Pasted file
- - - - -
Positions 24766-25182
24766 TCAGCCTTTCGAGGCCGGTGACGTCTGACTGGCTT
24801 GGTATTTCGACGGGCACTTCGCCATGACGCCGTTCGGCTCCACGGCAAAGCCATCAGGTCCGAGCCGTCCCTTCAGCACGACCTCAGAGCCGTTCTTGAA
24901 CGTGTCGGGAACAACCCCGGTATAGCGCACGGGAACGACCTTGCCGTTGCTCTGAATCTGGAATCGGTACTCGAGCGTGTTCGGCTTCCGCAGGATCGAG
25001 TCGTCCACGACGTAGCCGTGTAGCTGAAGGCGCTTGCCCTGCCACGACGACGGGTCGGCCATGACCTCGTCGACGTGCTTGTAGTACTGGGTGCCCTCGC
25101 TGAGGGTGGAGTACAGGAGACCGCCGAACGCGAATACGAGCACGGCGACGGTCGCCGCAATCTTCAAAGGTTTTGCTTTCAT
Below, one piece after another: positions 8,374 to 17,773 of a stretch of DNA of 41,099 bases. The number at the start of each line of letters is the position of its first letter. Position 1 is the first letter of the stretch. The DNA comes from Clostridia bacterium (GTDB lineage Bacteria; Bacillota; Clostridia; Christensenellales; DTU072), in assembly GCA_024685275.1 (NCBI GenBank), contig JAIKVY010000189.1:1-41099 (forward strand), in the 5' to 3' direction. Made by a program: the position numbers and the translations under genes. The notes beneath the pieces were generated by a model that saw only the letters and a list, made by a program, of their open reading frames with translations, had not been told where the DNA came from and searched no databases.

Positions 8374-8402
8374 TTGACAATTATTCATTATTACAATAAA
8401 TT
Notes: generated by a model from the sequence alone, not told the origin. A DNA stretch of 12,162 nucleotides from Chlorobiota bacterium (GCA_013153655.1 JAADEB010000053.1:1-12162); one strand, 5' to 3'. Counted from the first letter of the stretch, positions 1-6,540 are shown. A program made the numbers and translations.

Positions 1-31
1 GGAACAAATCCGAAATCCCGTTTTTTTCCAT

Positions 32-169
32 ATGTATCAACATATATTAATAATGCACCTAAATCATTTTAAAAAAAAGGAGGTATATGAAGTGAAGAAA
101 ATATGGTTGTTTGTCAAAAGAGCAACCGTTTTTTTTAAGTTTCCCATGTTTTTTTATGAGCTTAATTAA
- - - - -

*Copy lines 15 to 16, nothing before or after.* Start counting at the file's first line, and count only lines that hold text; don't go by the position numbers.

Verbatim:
32 ATGTATCAACATATATTAATAATGCACCTAAATCATTTTAAAAAAAAGGAGGTATATGAAGTGAAGAAA
101 ATATGGTTGTTTGTCAAAAGAGCAACCGTTTTTTTTAAGTTTCCCATGTTTTTTTATGAGCTTAATTAA